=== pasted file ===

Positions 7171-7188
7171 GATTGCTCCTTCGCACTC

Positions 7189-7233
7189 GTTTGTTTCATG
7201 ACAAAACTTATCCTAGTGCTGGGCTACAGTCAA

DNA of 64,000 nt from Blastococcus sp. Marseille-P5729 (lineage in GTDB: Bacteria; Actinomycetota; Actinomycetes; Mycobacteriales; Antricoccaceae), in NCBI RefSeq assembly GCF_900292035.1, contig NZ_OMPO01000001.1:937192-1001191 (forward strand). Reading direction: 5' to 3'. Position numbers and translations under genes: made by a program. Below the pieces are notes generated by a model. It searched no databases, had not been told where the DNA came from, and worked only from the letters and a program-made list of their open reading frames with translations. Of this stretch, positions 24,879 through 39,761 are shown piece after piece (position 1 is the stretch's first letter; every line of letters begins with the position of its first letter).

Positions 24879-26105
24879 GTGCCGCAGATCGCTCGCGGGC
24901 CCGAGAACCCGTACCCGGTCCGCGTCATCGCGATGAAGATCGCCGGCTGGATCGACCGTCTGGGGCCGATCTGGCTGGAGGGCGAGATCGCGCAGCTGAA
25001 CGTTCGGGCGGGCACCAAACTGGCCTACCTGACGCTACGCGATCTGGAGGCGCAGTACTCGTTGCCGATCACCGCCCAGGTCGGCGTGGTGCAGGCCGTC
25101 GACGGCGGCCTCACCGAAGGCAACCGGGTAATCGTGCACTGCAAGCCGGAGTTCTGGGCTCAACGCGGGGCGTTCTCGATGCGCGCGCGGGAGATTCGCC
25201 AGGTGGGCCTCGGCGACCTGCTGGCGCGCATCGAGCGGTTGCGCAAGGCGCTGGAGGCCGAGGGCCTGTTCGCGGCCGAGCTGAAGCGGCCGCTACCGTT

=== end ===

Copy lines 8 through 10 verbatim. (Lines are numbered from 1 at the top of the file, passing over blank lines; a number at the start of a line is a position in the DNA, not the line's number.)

24879 GTGCCGCAGATCGCTCGCGGGC
24901 CCGAGAACCCGTACCCGGTCCGCGTCATCGCGATGAAGATCGCCGGCTGGATCGACCGTCTGGGGCCGATCTGGCTGGAGGGCGAGATCGCGCAGCTGAA
25001 CGTTCGGGCGGGCACCAAACTGGCCTACCTGACGCTACGCGATCTGGAGGCGCAGTACTCGTTGCCGATCACCGCCCAGGTCGGCGTGGTGCAGGCCGTC